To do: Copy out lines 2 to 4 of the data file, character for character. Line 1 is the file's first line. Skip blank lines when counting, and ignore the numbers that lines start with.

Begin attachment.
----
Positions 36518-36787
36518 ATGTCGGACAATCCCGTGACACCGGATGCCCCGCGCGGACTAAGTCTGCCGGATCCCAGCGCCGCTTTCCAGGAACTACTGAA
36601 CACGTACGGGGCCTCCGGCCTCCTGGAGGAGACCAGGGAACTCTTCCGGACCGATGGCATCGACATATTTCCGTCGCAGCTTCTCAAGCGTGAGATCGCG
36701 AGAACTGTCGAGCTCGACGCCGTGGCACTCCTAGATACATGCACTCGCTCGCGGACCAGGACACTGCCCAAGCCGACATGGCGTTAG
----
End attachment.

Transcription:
36518 ATGTCGGACAATCCCGTGACACCGGATGCCCCGCGCGGACTAAGTCTGCCGGATCCCAGCGCCGCTTTCCAGGAACTACTGAA
36601 CACGTACGGGGCCTCCGGCCTCCTGGAGGAGACCAGGGAACTCTTCCGGACCGATGGCATCGACATATTTCCGTCGCAGCTTCTCAAGCGTGAGATCGCG
36701 AGAACTGTCGAGCTCGACGCCGTGGCACTCCTAGATACATGCACTCGCTCGCGGACCAGGACACTGCCCAAGCCGACATGGCGTTAG